Get The List of Network Security Groups With RDP Port Open Using Azure Cloud Shell

| ,

Published on | Updated on January 25, 2021

3 Min. Read

Contents of this Article

Introduction

A couple of days ago, we got the info about a new RDP vulnerability, known as RDP BlueKeep which can allow remote access to a virtual machine running RDP without NLA (Network Level Authentication) by sending a specially crafted data packet that RDP does not understand, the attacker is able to cause memory corruption and remotely execute code with the NT Authority/System access level. You can read about the RDP BlueKeep flaw here.

Changing the listening port will help to “hide” Remote Desktop from hackers who are constantly scanning the network for computers listening on the default Remote Desktop Port (TCP 3389). This offers effective protection against the latest RDP worms, and add additional security to your environment.

Secure Azure VM Access

Azure Network Security Group (NSG) can help you limit network traffic to resources in a virtual network. NSG allows you to create rules (ACLs) at the desired level of granularity: network interfaces, individual VMs, or virtual subnets. You can control access by permitting or denying communication between the workloads within a virtual network, from systems on your network(s) via cross-premises connectivity, or direct Internet communication. Each network interface has zero, or one, associated network security group. Each network interface exists in a virtual network subnet. A subnet can also have zero, or one, associated network security group.

In this quick blog post, I will share with you a PowerShell script that will help you to get the list of all Network Security Groups (NSGs) which have RDP port open in all Azure subscriptions, and then export it to comma-separated value (CSV) format. This comes in handy when working with many VMs in Azure, and you want to audit which Network Security Group (NSG) has an RDP port enabled.

If you have Azure Security Center (ASC) Standard enabled in your Azure subscription, then ASC can identify the list of ports open for you. The Just In Time (JIT) VM Access blade will show you the machines with RDP/SSH open and recommend enabling JIT.

Here is the script that will do the job for you.

<#
.Synopsis
A script used to find all NSGs with RDP Port Open in all your Azure Subscriptions

.DESCRIPTION
A script used to get the list of all Network Security Groups (NSGs) with RDP Port open in all your Azure Subscriptions.
Finally, it will export the report into a csv file in your Azure Cloud Shell storage.

.Notes
Created : 2019-06-11
Version : 1.0
Author : Charbel Nemnom
Twitter : @CharbelNemnom
Blog : https://charbelnemnom.com
Disclaimer: This script is provided "AS IS" with no warranties.
#>

$azSubs = Get-AzSubscription

foreach ( $azSub in $azSubs ) {
    Set-AzContext -Subscription $azSub | Out-Null

    $azNsgs = Get-AzNetworkSecurityGroup 
    
    foreach ( $azNsg in $azNsgs ) {
        Get-AzNetworkSecurityRuleConfig -NetworkSecurityGroup $azNsg | Where-Object { $_.DestinationPortRange -eq '3389' } | `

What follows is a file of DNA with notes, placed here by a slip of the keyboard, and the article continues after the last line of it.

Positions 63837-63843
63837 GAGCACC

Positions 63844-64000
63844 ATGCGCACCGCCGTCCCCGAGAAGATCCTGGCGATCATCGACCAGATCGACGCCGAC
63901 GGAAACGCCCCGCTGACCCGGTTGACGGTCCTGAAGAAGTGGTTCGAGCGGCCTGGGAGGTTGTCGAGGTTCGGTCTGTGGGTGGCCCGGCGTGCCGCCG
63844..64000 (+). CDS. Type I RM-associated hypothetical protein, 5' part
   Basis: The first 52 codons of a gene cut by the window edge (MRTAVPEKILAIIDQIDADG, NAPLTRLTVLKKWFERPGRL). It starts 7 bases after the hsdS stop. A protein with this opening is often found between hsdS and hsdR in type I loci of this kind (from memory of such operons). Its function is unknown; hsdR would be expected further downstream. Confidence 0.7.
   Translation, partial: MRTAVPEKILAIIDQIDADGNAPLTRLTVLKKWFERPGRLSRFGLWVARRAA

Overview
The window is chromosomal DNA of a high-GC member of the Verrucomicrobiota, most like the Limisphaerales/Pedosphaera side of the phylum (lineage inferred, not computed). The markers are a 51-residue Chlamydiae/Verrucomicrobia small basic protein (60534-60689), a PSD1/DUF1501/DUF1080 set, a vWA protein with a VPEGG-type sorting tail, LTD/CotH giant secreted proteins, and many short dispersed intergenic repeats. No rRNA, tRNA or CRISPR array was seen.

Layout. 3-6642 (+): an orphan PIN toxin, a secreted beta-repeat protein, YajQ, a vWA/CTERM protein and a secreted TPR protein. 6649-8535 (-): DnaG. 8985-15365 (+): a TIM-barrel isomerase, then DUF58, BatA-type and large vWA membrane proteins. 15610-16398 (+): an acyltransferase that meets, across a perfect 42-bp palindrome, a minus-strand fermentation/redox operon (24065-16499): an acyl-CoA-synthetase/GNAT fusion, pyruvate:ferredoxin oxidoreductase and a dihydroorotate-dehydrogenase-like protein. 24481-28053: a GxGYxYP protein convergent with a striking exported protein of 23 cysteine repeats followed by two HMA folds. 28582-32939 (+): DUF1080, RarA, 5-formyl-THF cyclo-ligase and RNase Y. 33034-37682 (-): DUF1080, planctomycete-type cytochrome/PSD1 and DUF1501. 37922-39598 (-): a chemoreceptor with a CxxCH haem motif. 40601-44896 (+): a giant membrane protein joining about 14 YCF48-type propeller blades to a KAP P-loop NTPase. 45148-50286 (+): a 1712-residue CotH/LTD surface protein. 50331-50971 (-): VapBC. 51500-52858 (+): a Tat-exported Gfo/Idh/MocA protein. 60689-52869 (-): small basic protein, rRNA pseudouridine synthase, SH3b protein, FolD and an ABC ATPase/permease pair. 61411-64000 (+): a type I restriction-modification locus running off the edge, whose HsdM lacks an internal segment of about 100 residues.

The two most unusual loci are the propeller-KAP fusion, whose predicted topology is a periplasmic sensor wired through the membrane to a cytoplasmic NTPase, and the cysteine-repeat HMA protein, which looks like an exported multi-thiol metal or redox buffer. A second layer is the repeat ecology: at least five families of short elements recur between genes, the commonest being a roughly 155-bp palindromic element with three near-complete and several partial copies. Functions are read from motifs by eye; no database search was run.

Select-Object @{label = 'NSG Name'; expression = { $azNsg.Name } }, @{label = 'Rule Name'; expression = { $_.Name } }, `
        @{label = 'Port Range'; expression = { $_.DestinationPortRange } }, Access, Priority, Direction, `
        @{label = 'Resource Group Name'; expression = { $azNsg.ResourceGroupName } } | Export-Csv -Path "$($home)\clouddrive\nsg-audit.csv" -NoTypeInformation -Append
      
    }    
}

Jump into Azure Cloud Shell session (https://shell.azure.com) and run the script above:

Get The List of Network Security Groups With RDP Port Open Using Azure Cloud Shell 1

Switch to the Cloud Shell storage account and download the CSV file.

Get The List of Network Security Groups With RDP Port Open Using Azure Cloud Shell 2

And here is the final report showing in CSV format:

Get The List of Network Security Groups With RDP Port Open Using Azure Cloud Shell 3

Please note that you can accomplish the same thing using Azure CLI, however, I prefer to use Azure PowerShell.

Azure Cloud Shell is so powerful, you don’t need to install Azure CLI or PowerShell modules locally on your machine to automate your tasks. I highly recommend checking the master Cloud Shell session recorded by my dear friend Thomas Maurer.

This is version 1.0, do you want additional features? Please feel free to leave a comment below.

Hope this helps!

__
Thank you for reading my blog.

If you have any questions or feedback, please leave a comment.

-Charbel Nemnom-

Previous

Free Webinar: vSphere Automation Masterclass @AltaroSoftware

How To Set Multiple IP Addresses on One NSG Rule in Azure Stack

Next

Let me know what you think, or ask a question...

This site uses Akismet to reduce spam. Learn how your comment data is processed.

Subscribe to Stay in Touch

Never miss out on your favorite posts and our latest announcements!

The content of this website is copyrighted from being plagiarized! You can copy from the 'Code Blocks' in Black.

Please send your feedback to the author using this form for any 'Code' you like.

Thank you for visiting!